From today National Alcohol Awareness Week is in full swing in the Brighton and Hove area.
The week runs annually and this year is taking place from today until the 24th of November.
The campaign is headed by the charity Alcohol Concern but is supported nationally by key groups such as think drink drugs, the AA and the NHS.
Figures suggest that over half the adult population are consuming alcohol at potentially dangerous levels, with 52% of men and 53% of women drinking at hazardous levels regularly.
Campaigners have put this down to people simply misunderstanding their limits and the effects of drinking on their health.
With this in mind, the theme of Alcohol Awareness Week is “conversations about alcohol”, aimed of course at giving people the time to talk about their drinking and providing expert advice to educate the public.
In the Brighton and Hove area this week several events are taking place in order to raise awareness of the issue.
“Don’t bottle it up” at Jubilee Library being one of them; I went down to the event to talk to the team there about the importance of National Alcohol Awareness Week and key services in the Brighton and Hove area that provide support to those in recovery.
On entering the library I was met by friendly, approachable individuals who were more than happy to talk about the event.
Trevor, who works locally with recovery patients pointed out the art adorning the walls and told me that sufferers produced all of the work.
The photographic work was particularly striking and held titles such as “Perception” and “is this the right path?”
Stories were also pinned to the walls, which described tales of homelessness, violence and depression.
Overall, the display was really beautiful and the symbolic photographs seemed to tell their own tale of an Alcohol-induced entrapment.
After Trevor had kindly shown me the display I was able to speak to Judy from Al-Anon, the sister group to Alcoholics Anonymous.
Al-Anon is an anonymous fellowship that reaches out to the partners and families of problem drinkers.
A fact Judy was keen to put across, she told me
“It’s just as hard for the family if your living with someone who’s drinking, an alcoholic, it’s really really hard…you never know what they’re going to do”
When I asked Judy how important it was to educate the public on alcohol awareness, she added
“I think that it’s vital, I think that it’s a big problem in our current society, everyone drinks”
She also added that she believes that Alcohol related problems are very much on the rise.
I then brought up the theme of the week, “conversations about alcohol” and asked who should be having these conversations, Judy responded saying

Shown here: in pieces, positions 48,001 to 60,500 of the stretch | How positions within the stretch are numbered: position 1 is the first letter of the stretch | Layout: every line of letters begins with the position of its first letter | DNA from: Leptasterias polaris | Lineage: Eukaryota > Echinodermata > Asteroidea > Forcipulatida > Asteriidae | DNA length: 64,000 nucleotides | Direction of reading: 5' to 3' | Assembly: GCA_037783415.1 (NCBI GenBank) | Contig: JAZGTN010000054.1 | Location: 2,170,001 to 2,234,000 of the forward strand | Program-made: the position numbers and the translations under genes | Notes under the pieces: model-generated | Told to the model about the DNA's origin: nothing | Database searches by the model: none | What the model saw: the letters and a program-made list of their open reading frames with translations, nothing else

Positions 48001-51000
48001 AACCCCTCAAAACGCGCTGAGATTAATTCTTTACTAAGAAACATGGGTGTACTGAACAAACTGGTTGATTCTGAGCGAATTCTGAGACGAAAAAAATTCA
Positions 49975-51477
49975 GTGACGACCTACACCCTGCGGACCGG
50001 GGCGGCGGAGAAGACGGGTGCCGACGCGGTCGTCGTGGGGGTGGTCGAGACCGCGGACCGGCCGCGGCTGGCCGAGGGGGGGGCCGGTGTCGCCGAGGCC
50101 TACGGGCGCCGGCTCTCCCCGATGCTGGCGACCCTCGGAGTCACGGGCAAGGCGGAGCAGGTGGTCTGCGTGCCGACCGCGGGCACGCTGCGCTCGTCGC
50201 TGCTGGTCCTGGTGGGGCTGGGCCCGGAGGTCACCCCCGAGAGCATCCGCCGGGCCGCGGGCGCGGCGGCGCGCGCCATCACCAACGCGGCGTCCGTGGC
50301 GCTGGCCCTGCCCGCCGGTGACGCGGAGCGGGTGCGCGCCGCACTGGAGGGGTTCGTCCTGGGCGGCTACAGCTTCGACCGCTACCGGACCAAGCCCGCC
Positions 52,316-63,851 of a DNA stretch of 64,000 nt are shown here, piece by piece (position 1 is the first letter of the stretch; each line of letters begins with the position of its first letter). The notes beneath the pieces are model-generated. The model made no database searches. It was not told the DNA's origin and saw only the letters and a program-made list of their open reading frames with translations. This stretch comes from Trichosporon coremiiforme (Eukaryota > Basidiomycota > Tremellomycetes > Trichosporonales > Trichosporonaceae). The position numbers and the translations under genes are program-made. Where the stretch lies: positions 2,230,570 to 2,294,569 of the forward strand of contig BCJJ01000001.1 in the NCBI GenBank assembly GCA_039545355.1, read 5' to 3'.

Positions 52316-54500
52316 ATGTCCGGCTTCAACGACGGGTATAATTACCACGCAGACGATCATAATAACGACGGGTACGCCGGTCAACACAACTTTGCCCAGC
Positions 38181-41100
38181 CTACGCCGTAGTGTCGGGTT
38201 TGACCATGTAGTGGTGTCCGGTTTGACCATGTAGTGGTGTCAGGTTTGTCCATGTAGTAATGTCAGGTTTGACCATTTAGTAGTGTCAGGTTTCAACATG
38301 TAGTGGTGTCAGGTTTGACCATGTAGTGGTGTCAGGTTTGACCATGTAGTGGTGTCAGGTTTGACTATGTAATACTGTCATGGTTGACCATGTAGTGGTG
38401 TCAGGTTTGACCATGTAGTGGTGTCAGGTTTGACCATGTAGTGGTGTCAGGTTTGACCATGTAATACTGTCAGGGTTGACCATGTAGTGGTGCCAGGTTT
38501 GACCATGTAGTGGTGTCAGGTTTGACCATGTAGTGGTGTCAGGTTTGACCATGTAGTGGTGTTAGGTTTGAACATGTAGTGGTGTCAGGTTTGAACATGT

“I think everyone, it isn’t just young people or old people, anybody can be affected so we should all be thinking about what we’re drinking.”
Turning the conversation, I then focused on the event and its aims.
Judy told me that we would all be surprised about how much we’re drinking and that many of us are unaware that support is so readily available concluding,
“I think things like this help people know what support is there, whether for themselves, for a friend or for the family, so that if they need help they know where to go”
Being young myself, I asked Judy what message she hoped the event would send to younger drinkers, she said
“Well I hope the message it sends is that it is easy to get into drinking problems without realizing it, they can creep up on you and then it’s not easy to stop drinking”
Having thanked Judy for her time, I then went on to talk to a local representative from the organization think drink drugs.
She told me more about the focus of the week, telling me that in Brighton and Hove, the main emphasis was on people’s stories.
This was of course evident in the art display that Trevor had shown me earlier on.
She said “Within the art display we’ve got service users photograph’s…people who’ve been affected by their own drinking and have come into service centers and have lived in a residential rehab.”
She told me that they represented a journey for each patient saying,
“They represent memories and thoughts from their journeys, from being dependent on alcohol through to being recovered”
She voiced that these local service points, such as the Brighton Oasis Project, are essential in order to create positive social relationships with sufferers and their families.
Feeling very much enlightened, I left the event with a free unit measuring cup, a unit calorie counter and a “rethink your drink” educational scratch card as well as an early new years resolution to take part in “dry January” amongst other things.
Words by Lu Wright